Inside the disapointments continue. The 24 page book is a minimilist tribute to a great film. There is not very much information of interest, and only a few good photos. You don't need these photos if you have movie. Then there is a 5x7" postcard of the movie poster with chapter info on the back. The dvd and the cd come in 2 disc cd case with no cover. Just a dvd with part of the movie poster silkscreened on it. and the cd with
    the 11 original sound track songs on it. Time, >38 minutes. There is no individual packaging for either.
    There is nothing in the packaging that makes this special.
    The DVD-
    The picture quality is excellent. The sound quality is excellent.
    There are little to no extras on the disc. This get frustrating as one version of the trailers shows a snippet of a scene where Bud (Harry Dean Stanton) is beating the hell out of some phone boths with a sledgehammer. In another snippet from the same trailer the repo wives look like the may be at the office, or something that is not in the film. Yet, the extras have NO extended scenes or deleted scenes. To make matters worse the commentary discusses a made for t.v.
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    Most Recent Customer Reviews
    4.0 out of 5 stars timr to watch it again
    One of the best dark comedies ever, still holds up for those who have watched it in the past.
    Published 3 days ago by Richard E. Newberry
    4.0 out of 5 stars Punk father of Tarantino, grandpa of Napoleon Dynamite
    One would never think to tie Tarantino and Napoleon Dynamite, but this movie is that weird, and seemingly that influential. Read more
    Published 8 days ago by Sanpete
    5.0 out of 5 stars 5 star search for extraterrestrial beings is a hilarious winner.
    This is one of the funniest, quirkiest movies ever, and this blu-ray edition does not let you down. Crazy characters involved in a very strange series of events will leave you... Read more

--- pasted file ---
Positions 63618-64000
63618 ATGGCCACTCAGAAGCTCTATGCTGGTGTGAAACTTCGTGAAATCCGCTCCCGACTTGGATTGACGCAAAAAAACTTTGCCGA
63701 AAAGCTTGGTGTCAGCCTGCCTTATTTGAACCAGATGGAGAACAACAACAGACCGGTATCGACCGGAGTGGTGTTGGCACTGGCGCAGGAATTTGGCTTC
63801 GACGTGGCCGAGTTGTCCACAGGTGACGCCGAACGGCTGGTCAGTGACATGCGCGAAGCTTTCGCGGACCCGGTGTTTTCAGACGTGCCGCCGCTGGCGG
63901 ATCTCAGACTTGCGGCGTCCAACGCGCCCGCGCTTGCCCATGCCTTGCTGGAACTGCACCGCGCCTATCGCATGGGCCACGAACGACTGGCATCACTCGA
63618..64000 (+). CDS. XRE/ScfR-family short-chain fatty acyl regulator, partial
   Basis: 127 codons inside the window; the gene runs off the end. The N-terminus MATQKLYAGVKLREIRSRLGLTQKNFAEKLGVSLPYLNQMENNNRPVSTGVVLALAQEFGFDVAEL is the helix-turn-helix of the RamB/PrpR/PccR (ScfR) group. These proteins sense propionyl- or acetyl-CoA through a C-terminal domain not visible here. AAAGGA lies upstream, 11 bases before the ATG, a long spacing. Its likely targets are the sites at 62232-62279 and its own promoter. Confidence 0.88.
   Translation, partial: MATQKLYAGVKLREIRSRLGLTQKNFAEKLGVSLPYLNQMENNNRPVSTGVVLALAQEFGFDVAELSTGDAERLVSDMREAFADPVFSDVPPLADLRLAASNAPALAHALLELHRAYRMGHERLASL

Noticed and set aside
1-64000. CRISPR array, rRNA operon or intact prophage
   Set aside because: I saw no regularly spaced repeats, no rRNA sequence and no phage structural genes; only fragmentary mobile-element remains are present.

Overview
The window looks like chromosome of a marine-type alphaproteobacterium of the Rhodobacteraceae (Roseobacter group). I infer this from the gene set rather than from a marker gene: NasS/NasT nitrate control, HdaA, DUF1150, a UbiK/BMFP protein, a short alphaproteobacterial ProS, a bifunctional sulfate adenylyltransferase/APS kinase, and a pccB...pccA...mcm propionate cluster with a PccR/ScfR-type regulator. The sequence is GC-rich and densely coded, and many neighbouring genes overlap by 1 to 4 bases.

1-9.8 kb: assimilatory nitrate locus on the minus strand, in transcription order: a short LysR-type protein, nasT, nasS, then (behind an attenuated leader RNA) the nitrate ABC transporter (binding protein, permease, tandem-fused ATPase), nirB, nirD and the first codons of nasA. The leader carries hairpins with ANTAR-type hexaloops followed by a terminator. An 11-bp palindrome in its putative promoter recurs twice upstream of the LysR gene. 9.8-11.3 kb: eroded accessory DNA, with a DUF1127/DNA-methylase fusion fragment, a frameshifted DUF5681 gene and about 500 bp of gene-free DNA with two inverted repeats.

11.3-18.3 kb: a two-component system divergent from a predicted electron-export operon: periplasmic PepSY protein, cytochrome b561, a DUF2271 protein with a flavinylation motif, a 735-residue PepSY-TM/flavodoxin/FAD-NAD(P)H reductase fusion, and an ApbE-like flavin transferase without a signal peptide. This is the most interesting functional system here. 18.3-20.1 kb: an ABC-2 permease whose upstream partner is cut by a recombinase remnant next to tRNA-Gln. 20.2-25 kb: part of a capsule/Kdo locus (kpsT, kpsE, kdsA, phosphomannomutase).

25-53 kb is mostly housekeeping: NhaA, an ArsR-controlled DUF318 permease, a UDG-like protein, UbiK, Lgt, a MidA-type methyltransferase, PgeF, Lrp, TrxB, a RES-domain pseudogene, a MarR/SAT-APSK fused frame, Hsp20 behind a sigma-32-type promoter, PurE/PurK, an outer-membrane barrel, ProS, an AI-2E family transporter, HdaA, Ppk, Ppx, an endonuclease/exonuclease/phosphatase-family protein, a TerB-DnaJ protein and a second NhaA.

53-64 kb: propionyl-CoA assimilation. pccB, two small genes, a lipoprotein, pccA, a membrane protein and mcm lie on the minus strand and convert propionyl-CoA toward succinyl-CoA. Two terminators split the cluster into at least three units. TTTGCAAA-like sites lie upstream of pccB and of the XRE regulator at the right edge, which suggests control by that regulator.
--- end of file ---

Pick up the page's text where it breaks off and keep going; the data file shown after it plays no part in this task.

Published 1 month ago by hberic
    4.0 out of 5 stars "and yet, I blame society. Society made me what I am"
    It's hard to believe that "Repo Man" came out 30 years ago. Set in the working-class urban punk rock utopia of mid-1980s LA, the film achieves a balance between gritty... Read more
    Published 1 month ago by Larry Benjamin
    5.0 out of 5 stars dont look in the trunk
    otto parts
    Published 1 month ago by k9thewonderdog
    5.0 out of 5 stars Five Stars
    A wacky classic.
    Published 1 month ago by Lori Kisling
    5.0 out of 5 stars Another 80's Classic!
    Another 80's classic!

    Highly philosophical! You too will want to drive a Chevy Malibu!

    I say it's time for a sequel!
    Published 1 month ago by Just Joe
    5.0 out of 5 stars Cult Classic With A Gutter Punk Attitude
    A cult classic among old school punk rock flicks. Nihilistic, vulgar, unapologetic, and, most of all, down right funny. Read more
    Published 1 month ago by Nathan T. Jennings
    4.0 out of 5 stars Unique Film that will never have a Sequel
    As odd as the movie is, it stil plays well today. Original in it's theme and in a condensed version it lays bare the twisted vision many of us had when we were younger and either... Read more
    Published 1 month ago by Robert George-Johannes Tactius
    4.0 out of 5 stars A cult film, but a fun film, too….
    Truly, a cult film, not deep, but entertaining for sure, and surprisingly not particularly dated.
    Published 2 months ago by Wallerish